Updated: Oct 26, 2021
Having two hands does not make you a pianist and knowing two languages does not make you a translator. But to be a translator, you need to know two languages, don’t you? Well, yes and no. You also need to be creative and know the field you are working in (among others).
We all know that Spanish guy spending his Erasmus year in Lyon who translates some texts from English into French (a risky business, for sure) for a company based in Logroño (Spain), the CEO of which is his cousin’s wife.
We all have that uncle who’s always asking why you need to spend three to six years studying at university when there’s Google Translate. Your uncle’s always sharing on his social media news items about how some brand-new Korean headsets might change the way we travel and communicate because they’ll automatically translate (not interpret) everything you say into 468 different languages.
And what about that friend bragging about his new car who, while trying to figure out how everything works, asks you to translate “air-cooled twin engine with high torque” into Italian for him: “Well, you’re an expert in technical translation, aren’t you?” “Aren’t you supposed to know all this jargon?” (Well, yes, but I might need a dictionary, otherwise I wouldn’t be a freelance translator, but a Scrabble champion.) We’ve all been there.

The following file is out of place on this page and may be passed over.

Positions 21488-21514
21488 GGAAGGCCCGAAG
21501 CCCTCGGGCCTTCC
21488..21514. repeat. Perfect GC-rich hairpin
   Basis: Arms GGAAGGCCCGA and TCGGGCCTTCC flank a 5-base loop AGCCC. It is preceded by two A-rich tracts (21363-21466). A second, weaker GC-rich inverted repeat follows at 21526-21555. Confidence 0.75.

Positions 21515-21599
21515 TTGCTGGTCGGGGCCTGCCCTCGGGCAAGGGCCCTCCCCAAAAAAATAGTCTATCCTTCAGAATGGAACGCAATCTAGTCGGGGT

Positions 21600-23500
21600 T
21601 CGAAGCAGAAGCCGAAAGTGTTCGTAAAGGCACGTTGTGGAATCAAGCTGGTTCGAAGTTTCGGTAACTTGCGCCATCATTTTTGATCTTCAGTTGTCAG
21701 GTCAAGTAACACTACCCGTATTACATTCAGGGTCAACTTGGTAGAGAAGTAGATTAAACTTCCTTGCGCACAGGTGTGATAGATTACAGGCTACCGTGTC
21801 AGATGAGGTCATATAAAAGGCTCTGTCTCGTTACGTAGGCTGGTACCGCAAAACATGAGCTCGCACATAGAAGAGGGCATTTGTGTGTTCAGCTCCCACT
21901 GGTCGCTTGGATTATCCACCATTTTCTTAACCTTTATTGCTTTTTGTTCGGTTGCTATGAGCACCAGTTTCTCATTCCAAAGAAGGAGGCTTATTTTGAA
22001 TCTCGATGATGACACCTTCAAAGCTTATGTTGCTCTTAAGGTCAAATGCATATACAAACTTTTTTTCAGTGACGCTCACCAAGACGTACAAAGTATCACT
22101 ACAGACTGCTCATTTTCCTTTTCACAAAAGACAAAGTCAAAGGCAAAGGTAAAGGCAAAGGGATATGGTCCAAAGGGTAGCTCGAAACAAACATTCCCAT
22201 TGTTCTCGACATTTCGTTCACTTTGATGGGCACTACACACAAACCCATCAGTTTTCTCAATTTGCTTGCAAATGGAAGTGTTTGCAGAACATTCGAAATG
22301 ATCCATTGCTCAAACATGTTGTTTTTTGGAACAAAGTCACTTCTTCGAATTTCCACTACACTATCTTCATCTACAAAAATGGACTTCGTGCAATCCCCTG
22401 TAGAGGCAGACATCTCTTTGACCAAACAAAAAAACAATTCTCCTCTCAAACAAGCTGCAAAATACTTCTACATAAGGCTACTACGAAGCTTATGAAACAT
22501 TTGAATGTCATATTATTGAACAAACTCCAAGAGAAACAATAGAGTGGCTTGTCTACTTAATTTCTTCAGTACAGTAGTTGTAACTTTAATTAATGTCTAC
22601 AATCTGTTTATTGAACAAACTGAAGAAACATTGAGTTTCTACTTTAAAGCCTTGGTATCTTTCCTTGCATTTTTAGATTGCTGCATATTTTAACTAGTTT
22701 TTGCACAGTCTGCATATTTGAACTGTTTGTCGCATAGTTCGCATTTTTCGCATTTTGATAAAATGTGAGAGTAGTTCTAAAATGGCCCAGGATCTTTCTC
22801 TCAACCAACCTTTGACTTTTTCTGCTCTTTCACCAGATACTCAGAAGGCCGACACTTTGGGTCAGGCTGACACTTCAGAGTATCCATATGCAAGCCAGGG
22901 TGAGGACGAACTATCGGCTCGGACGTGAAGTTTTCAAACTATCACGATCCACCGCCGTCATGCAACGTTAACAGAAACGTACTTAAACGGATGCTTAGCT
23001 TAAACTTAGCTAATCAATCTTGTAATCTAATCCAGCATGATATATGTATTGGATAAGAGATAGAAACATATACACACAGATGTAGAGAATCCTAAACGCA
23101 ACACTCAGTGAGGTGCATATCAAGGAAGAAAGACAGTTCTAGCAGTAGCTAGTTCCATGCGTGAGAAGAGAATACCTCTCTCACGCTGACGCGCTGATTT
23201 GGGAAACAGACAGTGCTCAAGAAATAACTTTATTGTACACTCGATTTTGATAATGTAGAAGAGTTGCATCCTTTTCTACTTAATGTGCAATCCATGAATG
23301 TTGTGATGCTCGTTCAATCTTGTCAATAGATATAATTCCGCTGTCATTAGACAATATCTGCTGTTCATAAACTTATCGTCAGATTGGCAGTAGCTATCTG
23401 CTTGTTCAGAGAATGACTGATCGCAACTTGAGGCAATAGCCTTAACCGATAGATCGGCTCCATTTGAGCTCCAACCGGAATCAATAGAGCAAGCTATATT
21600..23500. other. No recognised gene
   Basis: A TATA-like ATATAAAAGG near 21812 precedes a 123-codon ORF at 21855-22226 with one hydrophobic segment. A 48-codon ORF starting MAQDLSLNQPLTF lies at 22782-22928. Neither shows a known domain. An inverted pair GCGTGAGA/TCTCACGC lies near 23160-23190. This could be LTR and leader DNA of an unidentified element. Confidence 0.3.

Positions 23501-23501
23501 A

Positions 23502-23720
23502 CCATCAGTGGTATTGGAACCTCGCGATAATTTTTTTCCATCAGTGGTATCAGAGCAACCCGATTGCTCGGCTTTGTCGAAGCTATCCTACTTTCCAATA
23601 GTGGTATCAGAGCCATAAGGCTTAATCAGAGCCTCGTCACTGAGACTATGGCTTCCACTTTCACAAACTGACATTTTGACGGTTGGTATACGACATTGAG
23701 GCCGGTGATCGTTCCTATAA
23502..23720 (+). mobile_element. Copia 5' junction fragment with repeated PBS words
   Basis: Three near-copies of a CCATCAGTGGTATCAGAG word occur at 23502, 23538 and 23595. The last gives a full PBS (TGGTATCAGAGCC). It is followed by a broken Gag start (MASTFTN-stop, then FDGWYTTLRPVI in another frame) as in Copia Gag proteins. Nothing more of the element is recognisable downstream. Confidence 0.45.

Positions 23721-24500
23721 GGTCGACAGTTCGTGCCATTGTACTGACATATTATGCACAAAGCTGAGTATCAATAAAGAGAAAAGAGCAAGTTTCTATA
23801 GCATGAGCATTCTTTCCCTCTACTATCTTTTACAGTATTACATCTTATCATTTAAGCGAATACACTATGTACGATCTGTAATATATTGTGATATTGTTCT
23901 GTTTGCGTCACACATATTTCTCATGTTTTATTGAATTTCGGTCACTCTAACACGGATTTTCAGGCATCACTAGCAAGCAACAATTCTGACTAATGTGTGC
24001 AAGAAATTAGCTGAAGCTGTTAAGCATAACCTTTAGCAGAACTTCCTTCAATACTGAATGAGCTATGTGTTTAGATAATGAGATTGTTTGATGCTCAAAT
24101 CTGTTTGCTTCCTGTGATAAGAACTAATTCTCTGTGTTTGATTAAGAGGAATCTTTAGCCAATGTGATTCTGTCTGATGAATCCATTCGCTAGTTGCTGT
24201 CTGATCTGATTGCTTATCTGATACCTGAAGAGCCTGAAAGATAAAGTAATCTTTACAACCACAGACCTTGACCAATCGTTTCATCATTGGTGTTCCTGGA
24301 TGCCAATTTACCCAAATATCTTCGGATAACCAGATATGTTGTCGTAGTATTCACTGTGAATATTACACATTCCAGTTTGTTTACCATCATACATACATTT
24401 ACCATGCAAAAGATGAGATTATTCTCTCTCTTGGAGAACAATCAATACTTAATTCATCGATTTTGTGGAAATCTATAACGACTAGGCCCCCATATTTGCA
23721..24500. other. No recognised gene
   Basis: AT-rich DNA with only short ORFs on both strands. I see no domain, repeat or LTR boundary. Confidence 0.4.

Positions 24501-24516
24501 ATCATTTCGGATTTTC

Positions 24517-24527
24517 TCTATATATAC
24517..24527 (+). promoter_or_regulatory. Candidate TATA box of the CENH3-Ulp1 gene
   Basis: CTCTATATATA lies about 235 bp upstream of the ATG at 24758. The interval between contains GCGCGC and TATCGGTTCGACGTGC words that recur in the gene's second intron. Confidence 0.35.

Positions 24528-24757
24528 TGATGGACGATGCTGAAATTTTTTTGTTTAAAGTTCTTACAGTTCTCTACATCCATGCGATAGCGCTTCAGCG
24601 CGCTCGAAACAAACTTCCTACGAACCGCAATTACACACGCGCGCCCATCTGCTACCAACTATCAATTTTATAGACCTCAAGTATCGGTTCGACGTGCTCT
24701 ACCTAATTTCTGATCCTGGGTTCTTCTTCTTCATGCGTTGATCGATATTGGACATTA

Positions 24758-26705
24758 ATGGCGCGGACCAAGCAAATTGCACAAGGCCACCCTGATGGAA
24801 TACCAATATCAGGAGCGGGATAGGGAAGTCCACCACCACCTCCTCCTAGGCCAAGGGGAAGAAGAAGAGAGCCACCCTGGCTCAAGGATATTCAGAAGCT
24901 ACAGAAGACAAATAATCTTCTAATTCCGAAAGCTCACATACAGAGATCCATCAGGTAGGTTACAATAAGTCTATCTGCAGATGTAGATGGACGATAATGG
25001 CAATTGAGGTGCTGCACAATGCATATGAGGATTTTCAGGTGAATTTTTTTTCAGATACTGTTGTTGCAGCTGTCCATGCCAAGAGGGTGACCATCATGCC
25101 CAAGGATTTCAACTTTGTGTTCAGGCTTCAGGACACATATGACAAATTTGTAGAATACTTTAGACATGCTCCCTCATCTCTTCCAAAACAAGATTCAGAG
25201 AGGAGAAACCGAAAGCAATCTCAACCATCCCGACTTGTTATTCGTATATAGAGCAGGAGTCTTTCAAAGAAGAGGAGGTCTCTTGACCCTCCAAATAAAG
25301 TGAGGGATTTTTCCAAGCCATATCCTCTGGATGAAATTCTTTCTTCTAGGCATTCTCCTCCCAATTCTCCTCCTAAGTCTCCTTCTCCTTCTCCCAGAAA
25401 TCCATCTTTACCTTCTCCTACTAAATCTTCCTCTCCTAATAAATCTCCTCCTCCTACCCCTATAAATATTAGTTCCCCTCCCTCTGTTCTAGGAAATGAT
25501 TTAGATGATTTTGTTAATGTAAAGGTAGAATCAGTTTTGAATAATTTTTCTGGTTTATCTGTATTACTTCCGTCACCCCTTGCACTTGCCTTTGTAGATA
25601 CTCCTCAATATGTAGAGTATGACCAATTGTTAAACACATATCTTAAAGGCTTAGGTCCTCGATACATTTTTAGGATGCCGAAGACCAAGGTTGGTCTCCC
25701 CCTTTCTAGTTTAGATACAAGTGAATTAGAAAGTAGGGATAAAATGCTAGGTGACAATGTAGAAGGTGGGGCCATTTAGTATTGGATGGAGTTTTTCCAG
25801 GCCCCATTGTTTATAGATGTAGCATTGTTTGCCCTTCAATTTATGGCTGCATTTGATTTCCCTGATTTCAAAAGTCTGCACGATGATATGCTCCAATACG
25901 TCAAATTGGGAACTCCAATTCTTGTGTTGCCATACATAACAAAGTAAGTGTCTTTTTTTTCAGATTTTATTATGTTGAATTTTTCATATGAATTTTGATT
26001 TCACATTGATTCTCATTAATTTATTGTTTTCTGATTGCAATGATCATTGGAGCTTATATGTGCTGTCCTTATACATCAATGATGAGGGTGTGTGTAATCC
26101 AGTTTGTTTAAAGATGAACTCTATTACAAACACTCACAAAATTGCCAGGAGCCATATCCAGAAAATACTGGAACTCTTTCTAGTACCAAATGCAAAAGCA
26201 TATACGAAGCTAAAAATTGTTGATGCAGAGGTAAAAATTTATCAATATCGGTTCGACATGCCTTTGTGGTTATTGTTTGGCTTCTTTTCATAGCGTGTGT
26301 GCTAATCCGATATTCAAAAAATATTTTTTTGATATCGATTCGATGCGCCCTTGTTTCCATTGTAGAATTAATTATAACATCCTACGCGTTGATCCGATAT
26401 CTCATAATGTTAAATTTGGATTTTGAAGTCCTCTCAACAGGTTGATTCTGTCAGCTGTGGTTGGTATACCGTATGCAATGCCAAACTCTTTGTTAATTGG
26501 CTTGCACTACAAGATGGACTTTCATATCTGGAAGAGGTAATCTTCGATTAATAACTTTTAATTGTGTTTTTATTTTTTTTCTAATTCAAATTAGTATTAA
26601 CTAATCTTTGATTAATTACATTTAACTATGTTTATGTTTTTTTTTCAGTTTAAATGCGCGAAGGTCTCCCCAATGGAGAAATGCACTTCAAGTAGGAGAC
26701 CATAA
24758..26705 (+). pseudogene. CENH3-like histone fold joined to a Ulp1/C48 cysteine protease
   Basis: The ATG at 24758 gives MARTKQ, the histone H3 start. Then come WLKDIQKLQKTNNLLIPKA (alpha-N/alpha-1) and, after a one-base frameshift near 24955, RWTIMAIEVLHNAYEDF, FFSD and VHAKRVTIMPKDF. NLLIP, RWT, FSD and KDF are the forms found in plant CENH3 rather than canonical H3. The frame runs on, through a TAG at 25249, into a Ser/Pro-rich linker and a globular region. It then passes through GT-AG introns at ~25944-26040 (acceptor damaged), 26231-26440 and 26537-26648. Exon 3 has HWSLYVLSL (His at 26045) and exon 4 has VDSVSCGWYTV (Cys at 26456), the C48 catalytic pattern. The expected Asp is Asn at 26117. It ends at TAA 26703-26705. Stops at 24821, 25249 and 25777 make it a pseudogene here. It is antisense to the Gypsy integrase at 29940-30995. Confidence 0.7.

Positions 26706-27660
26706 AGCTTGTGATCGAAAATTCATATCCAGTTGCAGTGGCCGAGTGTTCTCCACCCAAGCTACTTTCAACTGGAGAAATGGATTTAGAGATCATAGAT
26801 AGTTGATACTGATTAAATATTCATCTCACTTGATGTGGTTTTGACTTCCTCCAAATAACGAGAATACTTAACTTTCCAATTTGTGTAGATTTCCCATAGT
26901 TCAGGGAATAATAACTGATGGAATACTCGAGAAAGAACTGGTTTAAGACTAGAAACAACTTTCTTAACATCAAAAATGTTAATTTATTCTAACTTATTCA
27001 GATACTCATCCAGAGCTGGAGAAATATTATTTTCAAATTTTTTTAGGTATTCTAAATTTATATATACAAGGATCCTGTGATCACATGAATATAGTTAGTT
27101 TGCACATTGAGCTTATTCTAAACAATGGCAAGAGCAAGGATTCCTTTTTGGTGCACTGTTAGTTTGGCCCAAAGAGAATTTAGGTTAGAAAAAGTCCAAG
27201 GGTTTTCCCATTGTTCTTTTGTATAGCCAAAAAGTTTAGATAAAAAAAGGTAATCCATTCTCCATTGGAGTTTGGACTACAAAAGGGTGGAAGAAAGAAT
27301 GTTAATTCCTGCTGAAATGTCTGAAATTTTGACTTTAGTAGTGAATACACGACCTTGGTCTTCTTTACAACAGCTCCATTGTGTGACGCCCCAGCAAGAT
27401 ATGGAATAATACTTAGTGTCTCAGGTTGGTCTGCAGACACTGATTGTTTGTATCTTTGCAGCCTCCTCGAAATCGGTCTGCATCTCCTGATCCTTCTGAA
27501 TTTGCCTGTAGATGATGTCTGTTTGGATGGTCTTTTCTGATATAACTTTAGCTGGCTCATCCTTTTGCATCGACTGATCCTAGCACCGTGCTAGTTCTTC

The above are all typical, common examples of how people who might not know what it takes to be a linguist see translation. In this blog, we’re going to take a look at another example: The friend who goes to the cinema and says “Well, the translation of the film title was terrible.” And it’s not only your friend, it seems, but also some journalists, who seem to find some of the most brilliant translations terrible, just because the Spanish text (in this case) does not spit out the original title word for word. Apart from making me furious, the article I’m referring to was what gave me the idea for this blog, to show yet another linguistic lesson we can learn from cinema.
Today, we’re going to take a look at some examples that illustrate why people might think a translation bad when actually it is a good (and in some cases, brilliant) transcreation. I know that quite often it is the producer/film studio who/that decides on the film title, and not a translator, but this blog post might provide a good introduction to why a world without prejudice against non-literal translations feels like heaven to any linguist.
The first example we’re going to look at is the film title “Silver Linings Playbook”, translated into Spanish as “El lado bueno de las cosas” (The good side of things). The film recounts the story of a man who, after having lived for months in a mental health institution, moves back to his parents’ and is desperate to reconcile with his ex-wife. A mix of drama, family and sensitive topics such as mental health. A good mix of emotions and life experiences. “El lado bueno de las cosas” conveys the idea of finding happiness in adversity and focusing on all the good things life has to offer, despite everything. Moreover, “silver lining” is an expression that refers to an advantage that comes from an unpleasant situation, so the Spanish translation plays on this message beautifully. Had it been translated in line with the criteria of the article, the title would have been something like “El libro de tácticas del revestimiento de plata”, which sounds more like a solar panel instruction manual. Someone with a good knowledge of English, but little knowledge of typical expressions and idioms and without the ability to convey a message would not have come up with such a good title.